Yoga is for everybody—not only for the advanced practitioner, strict vegan, or tall, lean, flexible body—but for you, right now—even if you are a yoga beginner. That said, there are some common mistakes newbies tend to make that can decrease your pleasure or even lead to injury. Don’t let these gaffes negatively impact a yoga practice that can otherwise bring you contentment, calm, and joy.
It’s a natural impulse, of course, to compare, but when you notice you’re measuring your body against someone else or your headstand against someone else, your mind is engaged in something that’s not yoga. And your thoughts can spiral out of hand fast. If you’re trying to keep up with Ms. Bendy over there or super-advanced asana variation over here, you’re in danger of losing track of your own yogic experience. In fact, you’re everywhere but on your mat. How does this pose feel for you? Drop back into your own body by breathing into your heart center. Close your eyes if it helps.
Breathing exercises, or pranayama is the fourth of the Eight Limbs of Yoga. Breath practice helps balance the life force energy (“prana,” in Sanskrit). In yoga, the breath helps connect the mind and the body. Holding your breath effectively blocks your practice from flowing. If you want your yoga practice to flow, your breath should, too. The deep inhalation and exhalation of yogic Ujjayi breath offers a variety of benefits.
Don’t let your ego keep you from reaching for blocks or a strap by thinking it makes a pose “easier.” Props are there to support you in your practice, so lean on them—literally! Instead of compromising the integrity of a posture by straining to reach the floor—which will compromise (you guessed it) the breath—bring the floor to you. Once you embrace the use of props as part of your beginner set-up, you will likely come to love them as they bring comfort and expansion to your practice.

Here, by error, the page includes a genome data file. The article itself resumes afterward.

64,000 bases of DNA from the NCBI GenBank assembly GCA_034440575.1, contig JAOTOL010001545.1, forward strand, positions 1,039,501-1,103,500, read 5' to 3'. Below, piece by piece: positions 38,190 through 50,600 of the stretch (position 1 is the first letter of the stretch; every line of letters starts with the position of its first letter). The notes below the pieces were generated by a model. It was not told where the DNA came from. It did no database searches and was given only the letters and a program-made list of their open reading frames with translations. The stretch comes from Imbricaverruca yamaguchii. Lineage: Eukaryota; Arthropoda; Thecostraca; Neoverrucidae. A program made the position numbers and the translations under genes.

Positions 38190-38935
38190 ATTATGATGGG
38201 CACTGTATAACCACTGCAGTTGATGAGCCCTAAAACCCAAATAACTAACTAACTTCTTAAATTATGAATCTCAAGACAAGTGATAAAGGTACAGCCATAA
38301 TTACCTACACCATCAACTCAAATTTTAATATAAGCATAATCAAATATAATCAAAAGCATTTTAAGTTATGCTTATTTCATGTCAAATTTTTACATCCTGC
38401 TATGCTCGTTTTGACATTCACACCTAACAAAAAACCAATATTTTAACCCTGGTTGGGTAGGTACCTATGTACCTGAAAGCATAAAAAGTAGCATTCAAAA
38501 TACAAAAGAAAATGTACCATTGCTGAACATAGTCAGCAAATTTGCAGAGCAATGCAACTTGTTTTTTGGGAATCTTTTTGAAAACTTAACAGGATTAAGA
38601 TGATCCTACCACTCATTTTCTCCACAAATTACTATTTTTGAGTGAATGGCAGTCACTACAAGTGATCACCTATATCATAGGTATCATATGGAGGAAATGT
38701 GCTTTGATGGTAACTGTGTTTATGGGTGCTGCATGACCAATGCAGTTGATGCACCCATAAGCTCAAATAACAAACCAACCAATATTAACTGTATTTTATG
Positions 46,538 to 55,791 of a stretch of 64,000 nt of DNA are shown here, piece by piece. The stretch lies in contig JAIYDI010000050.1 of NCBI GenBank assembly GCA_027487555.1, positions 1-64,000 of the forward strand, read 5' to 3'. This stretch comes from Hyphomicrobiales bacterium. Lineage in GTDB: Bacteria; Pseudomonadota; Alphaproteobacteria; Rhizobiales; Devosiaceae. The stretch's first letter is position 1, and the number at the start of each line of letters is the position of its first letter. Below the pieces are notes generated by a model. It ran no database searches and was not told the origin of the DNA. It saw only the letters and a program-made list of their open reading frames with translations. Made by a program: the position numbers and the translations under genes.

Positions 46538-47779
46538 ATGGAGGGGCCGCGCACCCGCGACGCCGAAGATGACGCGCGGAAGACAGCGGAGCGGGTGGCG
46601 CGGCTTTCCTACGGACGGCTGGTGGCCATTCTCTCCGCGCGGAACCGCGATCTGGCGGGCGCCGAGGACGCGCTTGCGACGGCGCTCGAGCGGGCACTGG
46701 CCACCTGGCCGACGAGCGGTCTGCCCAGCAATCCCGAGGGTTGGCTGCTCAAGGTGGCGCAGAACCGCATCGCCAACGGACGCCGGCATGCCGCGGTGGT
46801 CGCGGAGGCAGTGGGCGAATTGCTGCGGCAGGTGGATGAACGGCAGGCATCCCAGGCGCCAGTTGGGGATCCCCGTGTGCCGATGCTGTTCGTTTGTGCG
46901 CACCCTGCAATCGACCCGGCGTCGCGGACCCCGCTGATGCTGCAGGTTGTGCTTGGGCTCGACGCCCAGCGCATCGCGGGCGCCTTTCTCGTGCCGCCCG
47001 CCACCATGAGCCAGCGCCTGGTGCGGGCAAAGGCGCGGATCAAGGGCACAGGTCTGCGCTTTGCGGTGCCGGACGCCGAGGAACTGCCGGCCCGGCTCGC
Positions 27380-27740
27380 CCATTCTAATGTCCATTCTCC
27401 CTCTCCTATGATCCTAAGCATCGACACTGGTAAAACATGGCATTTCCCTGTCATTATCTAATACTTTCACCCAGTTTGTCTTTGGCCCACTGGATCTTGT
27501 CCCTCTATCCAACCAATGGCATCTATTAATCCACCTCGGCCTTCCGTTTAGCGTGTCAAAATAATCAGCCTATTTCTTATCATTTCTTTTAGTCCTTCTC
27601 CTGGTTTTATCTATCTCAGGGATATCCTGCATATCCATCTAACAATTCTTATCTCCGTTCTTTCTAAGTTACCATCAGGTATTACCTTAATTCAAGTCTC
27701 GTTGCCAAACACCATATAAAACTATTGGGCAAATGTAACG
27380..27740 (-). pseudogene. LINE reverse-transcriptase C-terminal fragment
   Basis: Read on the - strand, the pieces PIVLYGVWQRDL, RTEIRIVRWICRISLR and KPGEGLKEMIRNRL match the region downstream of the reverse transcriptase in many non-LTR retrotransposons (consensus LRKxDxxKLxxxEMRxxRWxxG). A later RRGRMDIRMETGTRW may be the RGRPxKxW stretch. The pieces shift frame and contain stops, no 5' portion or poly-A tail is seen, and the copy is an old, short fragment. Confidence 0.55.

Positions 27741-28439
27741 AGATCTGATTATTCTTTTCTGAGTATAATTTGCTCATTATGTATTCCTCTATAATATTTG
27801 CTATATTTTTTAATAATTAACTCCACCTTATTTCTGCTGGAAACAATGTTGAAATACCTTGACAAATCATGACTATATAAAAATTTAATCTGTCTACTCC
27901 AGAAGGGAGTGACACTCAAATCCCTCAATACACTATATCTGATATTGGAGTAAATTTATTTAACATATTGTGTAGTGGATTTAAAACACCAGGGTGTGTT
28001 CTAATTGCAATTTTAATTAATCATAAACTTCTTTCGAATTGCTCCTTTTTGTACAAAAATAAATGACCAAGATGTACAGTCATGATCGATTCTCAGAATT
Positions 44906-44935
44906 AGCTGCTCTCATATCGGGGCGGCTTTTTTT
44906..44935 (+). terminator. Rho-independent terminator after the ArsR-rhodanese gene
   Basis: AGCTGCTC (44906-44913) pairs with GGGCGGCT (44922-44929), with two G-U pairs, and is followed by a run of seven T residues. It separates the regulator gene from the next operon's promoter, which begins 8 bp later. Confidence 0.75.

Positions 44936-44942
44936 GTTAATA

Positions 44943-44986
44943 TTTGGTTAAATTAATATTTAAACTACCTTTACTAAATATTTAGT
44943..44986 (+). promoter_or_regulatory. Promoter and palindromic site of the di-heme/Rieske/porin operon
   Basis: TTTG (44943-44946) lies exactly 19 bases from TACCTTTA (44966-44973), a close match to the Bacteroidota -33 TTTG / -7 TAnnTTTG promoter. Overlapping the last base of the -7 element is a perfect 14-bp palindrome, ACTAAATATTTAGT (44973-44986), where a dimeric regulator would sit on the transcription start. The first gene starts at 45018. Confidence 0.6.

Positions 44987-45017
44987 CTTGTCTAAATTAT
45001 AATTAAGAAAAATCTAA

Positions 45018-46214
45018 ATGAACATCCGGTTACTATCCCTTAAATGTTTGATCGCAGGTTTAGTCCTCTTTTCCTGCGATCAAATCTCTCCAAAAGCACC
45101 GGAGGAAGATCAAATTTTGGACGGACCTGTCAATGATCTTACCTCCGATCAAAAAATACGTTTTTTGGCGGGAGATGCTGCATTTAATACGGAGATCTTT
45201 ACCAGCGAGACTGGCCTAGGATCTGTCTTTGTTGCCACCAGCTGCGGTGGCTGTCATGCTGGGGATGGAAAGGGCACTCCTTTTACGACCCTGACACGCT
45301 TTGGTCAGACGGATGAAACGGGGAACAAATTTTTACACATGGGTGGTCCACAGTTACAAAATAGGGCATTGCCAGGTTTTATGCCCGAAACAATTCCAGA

Locking your joints can cause pain and injury, especially in standing poses. Locking the knee joint makes it more difficult to give your body the support it needs and immobilizes the leg while also throwing the spine out of alignment. When practicing postures in which your body weight is supported by your arms and legs, remember to keep some softness in the knee and elbow joints by activating the muscles in the legs and arms and pushing back against the floor rather than sinking into it. Imagine that keeping a bend in your joints keeps you as loose and bendy as a spring.
You’ll practice yoga when you lose ten pounds, when you have more time, when you have more money for yoga clothes. That’s like waiting to fall in love until you have your dream job. Yoga is for everybody and every body. That includes you, right now, just the way you are, as messy as your life may be today.
“Yoga practice is important but not serious,” says yoga teacher Judith Hanson Lasater. “Practice is too important to be serious.” Think of people who take themselves too seriously; we say they are self-important. But when we think of our practice as important but not serious, we’re able to laugh when we fall out of Crow Pose, smile fiercely in our Warrior 2, and not die of embarrassment if we pass gas.
“A common yoga mistake is to see it as a practice of doing,” says Gillian Arthur, who is on the yoga faculty at Omega Institute for Holistic Studies. “Yoga is not a practice of doing, but a practice of being.” When you only think of yoga as exercise for the body rather than a holistic practice that integrates all aspects of your being—body, mind, and spirit—you miss out on a huge portion of its benefits. You might also risk injury by focusing too intently on pushing yourself physically. Remember: Physical fitness is a benefit of yoga, but not the goal.
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